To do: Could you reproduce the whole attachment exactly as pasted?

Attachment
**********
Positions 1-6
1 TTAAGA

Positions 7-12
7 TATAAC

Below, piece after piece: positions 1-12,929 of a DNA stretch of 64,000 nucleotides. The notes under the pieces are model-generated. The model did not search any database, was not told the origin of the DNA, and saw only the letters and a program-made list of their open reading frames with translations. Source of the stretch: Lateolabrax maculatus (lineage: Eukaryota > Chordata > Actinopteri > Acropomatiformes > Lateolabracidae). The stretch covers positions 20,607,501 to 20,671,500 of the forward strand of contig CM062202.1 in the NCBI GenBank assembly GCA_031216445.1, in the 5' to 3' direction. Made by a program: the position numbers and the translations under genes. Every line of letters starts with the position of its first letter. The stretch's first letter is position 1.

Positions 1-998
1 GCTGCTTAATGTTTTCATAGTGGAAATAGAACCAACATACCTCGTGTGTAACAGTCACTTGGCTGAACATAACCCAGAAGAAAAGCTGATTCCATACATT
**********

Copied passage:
Positions 1-6
1 TTAAGA

Positions 7-12
7 TATAAC

Below, piece after piece: positions 1-12,929 of a DNA stretch of 64,000 nucleotides. The notes under the pieces are model-generated. The model did not search any database, was not told the origin of the DNA, and saw only the letters and a program-made list of their open reading frames with translations. Source of the stretch: Lateolabrax maculatus (lineage: Eukaryota > Chordata > Actinopteri > Acropomatiformes > Lateolabracidae). The stretch covers positions 20,607,501 to 20,671,500 of the forward strand of contig CM062202.1 in the NCBI GenBank assembly GCA_031216445.1, in the 5' to 3' direction. Made by a program: the position numbers and the translations under genes. Every line of letters starts with the position of its first letter. The stretch's first letter is position 1.

Positions 1-998
1 GCTGCTTAATGTTTTCATAGTGGAAATAGAACCAACATACCTCGTGTGTAACAGTCACTTGGCTGAACATAACCCAGAAGAAAAGCTGATTCCATACATT